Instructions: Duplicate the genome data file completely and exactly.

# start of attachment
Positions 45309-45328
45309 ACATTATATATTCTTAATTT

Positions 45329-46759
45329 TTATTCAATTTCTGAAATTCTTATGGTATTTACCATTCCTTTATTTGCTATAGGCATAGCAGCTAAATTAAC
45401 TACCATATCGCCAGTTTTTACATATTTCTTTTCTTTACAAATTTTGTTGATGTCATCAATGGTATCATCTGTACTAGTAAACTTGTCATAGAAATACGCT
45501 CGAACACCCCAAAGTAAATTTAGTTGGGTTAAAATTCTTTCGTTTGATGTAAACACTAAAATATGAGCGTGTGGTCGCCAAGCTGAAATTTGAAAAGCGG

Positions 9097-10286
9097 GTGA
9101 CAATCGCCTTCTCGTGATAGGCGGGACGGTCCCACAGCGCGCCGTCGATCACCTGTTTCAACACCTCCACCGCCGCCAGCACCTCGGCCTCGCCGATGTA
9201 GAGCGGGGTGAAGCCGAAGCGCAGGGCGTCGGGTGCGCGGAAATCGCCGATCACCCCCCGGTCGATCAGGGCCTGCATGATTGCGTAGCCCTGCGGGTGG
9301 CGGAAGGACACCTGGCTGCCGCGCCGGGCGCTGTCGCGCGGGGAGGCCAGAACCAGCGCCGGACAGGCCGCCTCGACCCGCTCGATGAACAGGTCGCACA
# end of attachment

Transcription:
Positions 45309-45328
45309 ACATTATATATTCTTAATTT

Positions 45329-46759
45329 TTATTCAATTTCTGAAATTCTTATGGTATTTACCATTCCTTTATTTGCTATAGGCATAGCAGCTAAATTAAC
45401 TACCATATCGCCAGTTTTTACATATTTCTTTTCTTTACAAATTTTGTTGATGTCATCAATGGTATCATCTGTACTAGTAAACTTGTCATAGAAATACGCT
45501 CGAACACCCCAAAGTAAATTTAGTTGGGTTAAAATTCTTTCGTTTGATGTAAACACTAAAATATGAGCGTGTGGTCGCCAAGCTGAAATTTGAAAAGCGG

Positions 9097-10286
9097 GTGA
9101 CAATCGCCTTCTCGTGATAGGCGGGACGGTCCCACAGCGCGCCGTCGATCACCTGTTTCAACACCTCCACCGCCGCCAGCACCTCGGCCTCGCCGATGTA
9201 GAGCGGGGTGAAGCCGAAGCGCAGGGCGTCGGGTGCGCGGAAATCGCCGATCACCCCCCGGTCGATCAGGGCCTGCATGATTGCGTAGCCCTGCGGGTGG
9301 CGGAAGGACACCTGGCTGCCGCGCCGGGCGCTGTCGCGCGGGGAGGCCAGAACCAGCGCCGGACAGGCCGCCTCGACCCGCTCGATGAACAGGTCGCACA